German coal plant emissions fall: Greenhouse gas emissions from coal power plants in Germany fell by 41 million tonnes in 2014, according to data released by UBA, the government’s environment agency. Emissions from black coal fell by 8.2 per cent while emissions from brown coal dropped by 2.2. per cent. The German Government has recently announced plans to reduce emissions from old coal plants by a further 20 million tonnes by 2020. (Reuters)

“The Abbott government is a wholly-owned subsidiary of the coal industry. There’s no other way of looking at it,”

said Senator Christine Milne, leader of the Australian Greens.


Canada: Supreme Court of BC rejects legal challenge against Texada Island coal terminal expansion.

Germany: European Commission starts legal action over failure to apply Habitats Directive to Moorburg coal plant permit.

India: Regulator demands action on pollution from two Maharashtra mines of Coal India subsidiary.
Mozambique: Transport Minister’s brother appointed head of Beira coal port company.

Montenegro: Two bids received for 250 MW coal unit at Pljevlja power station.

UK: US$6.2 million grant for study on proposed Scottish 570 MW coal gasification plant with CCS.

“The demand situation in China [for thermal coal] has deteriorated over the last few months much faster than we had expected,”

said Georgi S. Slavov of the commodity brokerage Marex Spectron.

companies + markets

Two UK coal mines to shut after subsidy bid rejected: Two of the United Kingdom’s three remaining deep underground coal mines will close after the government rejected a request for US$502 million to extend their operating lives by three years. The Minister of State for Business, Matthew Hancock, said the magnitude of the subsidy sought for the Kellingley and Thoresby mines “does not represent value for money.” The mines are slated to close by the end of 2015. (BBC)

Export-Import Bank of China backs Indonesian coal plant: The Export-Import Bank of China has agreed to loan US$1.2 billion to the Indonesian government-owned coal company PT Bukit Assam for the construction of the 1240 MW Bangko Tengah coal plant at the Tanjung Enim in South Sumatra. The US$1.59 billion power plant is proposed to be built by Huadian Bukit Asam Power, a joint venture company between Chinese state-owned electricity company China Huadian and Bukit Assam. (Nikkei Asian Review, CoalSwarm)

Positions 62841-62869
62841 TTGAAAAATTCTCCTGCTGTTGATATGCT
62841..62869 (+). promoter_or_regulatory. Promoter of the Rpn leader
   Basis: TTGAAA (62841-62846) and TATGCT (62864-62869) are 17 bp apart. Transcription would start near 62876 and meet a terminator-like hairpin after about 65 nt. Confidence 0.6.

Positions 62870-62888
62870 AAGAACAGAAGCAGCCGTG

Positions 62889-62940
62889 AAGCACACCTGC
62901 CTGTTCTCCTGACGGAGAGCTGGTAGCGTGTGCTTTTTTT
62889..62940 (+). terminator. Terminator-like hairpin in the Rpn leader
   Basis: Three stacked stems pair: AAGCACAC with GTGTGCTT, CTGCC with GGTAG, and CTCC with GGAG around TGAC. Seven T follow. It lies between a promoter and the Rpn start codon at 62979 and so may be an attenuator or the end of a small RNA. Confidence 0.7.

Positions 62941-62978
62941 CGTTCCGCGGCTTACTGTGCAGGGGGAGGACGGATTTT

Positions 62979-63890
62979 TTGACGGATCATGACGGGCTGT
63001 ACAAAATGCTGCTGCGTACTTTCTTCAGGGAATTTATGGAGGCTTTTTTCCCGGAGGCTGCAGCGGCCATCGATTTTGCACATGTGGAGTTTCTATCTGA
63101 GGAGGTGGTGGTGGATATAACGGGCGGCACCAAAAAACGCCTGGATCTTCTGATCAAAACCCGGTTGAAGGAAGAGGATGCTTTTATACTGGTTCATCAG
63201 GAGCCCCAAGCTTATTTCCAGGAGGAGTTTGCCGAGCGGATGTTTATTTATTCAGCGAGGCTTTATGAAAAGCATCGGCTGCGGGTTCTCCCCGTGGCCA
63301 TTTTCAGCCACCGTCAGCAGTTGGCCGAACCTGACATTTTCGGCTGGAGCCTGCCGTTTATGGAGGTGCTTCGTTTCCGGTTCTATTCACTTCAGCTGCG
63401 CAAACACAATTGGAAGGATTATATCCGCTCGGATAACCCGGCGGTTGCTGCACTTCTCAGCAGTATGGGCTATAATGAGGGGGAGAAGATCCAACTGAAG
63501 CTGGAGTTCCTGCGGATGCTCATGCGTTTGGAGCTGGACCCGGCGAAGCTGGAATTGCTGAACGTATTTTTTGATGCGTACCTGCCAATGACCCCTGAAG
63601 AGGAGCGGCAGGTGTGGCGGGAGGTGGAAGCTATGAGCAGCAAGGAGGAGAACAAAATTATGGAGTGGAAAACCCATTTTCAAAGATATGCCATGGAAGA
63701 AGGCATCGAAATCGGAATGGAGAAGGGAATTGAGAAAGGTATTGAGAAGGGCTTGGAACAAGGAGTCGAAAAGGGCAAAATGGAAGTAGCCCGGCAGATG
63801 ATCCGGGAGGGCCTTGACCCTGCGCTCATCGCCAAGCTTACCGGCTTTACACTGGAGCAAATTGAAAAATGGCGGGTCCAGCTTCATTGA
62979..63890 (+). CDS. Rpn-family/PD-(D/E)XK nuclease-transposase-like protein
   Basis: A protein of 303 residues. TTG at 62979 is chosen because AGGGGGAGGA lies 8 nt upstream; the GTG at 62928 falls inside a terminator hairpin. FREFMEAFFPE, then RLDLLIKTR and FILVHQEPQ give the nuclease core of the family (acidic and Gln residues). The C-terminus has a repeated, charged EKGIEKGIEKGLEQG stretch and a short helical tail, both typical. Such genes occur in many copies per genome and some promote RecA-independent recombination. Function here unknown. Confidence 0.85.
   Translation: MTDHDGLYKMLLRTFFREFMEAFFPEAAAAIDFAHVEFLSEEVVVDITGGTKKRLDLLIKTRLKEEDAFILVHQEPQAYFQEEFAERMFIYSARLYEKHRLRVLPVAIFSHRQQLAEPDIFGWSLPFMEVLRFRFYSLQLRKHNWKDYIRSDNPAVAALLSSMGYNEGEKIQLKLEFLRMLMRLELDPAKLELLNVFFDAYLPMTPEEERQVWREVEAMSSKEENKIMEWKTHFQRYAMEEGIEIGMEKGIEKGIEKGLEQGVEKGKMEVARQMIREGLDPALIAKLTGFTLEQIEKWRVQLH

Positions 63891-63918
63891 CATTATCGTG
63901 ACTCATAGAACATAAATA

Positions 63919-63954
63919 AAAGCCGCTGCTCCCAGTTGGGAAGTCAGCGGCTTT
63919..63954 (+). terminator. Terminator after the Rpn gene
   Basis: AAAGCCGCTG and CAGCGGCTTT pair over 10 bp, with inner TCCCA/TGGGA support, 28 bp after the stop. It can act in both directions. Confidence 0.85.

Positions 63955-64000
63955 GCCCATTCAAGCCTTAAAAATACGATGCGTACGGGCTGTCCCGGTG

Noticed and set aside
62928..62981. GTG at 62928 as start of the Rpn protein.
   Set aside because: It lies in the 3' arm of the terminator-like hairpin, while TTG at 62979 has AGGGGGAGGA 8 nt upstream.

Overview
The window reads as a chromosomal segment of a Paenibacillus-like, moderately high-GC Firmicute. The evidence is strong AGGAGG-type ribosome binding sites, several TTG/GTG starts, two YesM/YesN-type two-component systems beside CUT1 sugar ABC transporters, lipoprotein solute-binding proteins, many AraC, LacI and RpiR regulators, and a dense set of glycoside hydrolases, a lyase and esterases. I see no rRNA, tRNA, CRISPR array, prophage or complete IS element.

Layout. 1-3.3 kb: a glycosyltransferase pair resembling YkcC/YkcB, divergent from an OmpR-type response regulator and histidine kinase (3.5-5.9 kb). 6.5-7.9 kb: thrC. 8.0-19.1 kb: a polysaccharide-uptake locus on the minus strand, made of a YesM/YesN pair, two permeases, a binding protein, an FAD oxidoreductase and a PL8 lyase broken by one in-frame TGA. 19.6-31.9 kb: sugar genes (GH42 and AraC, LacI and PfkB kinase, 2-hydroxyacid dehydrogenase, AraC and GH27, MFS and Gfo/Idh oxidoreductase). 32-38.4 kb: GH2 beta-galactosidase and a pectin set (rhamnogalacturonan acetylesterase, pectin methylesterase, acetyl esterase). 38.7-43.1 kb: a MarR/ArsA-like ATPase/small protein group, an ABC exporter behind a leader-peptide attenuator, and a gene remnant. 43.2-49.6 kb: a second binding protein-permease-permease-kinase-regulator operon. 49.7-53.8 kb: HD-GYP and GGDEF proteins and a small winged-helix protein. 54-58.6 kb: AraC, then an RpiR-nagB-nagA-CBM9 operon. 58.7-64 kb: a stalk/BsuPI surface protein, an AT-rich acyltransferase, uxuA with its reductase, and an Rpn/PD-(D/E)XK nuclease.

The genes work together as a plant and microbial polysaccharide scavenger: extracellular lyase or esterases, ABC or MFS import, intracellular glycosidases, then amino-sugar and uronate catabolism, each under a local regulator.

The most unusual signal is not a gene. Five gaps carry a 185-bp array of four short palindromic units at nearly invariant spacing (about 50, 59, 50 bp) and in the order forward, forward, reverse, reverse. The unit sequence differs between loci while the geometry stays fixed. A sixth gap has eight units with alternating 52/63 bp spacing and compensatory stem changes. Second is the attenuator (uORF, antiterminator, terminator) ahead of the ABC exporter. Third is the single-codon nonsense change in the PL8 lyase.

Thai power forecast challenged: The Electricity Generating Authority of Thailand (EGAT) claims that electricity demand in southern Thailand is growing by 5 per cent a year, a figure it uses to justify its proposed Krabi power plant. However, Kasetsart University economics lecturer Dr Decharat Sukkamnerd argues that power demand in the south has fallen in the last three years and that with a current reserve margin of over 30 per cent, no more power plants are required before 2025. (The Nation)

Rio Tinto strands its own mine: Fifteen years after Rio Tinto gained approval for a 10.5 million-tonnes-a-year Mount Pleasant mine in the New South Wales Hunter Valley the project hasn’t progressed as it doesn’t meet the company’s financial performance targets. “The pressure really is on capital and we're competing not only globally but we're competing internally with other projects within Rio Tinto,” said Rio Tinto Coal Australia managing director Chris Salisbury. (ABC News)

“It is paradoxical to sell products that enable a set of activities that will cause immense costs … Would it be possible to say we will simply not insure these assets [coal power plants] in 20 years?,”

Jeremy Oppenheim, a director at consultants McKinsey and head of the New Climate Economy project, asked a meeting of the Association of British Insurers.


Subsidies to Coal and Renewable Energy in Turkey, International Institute for Sustainable Development, March 2015. (Available in both English and Turkish).

As the Turkish Government pushes for investment in a raft of new coal plants this report estimates that in 2013 subsidies to the coal industry already amounted to US$730 million. The report argues that if direct and indirect costs are included, renewables are already cheaper than new coal plants.
The Galilee Basin, The Sunrise Project, March 2015.

This new website provides detailed background information and resources on the impacts of the ten proposed coal mines in the Galilee Basin.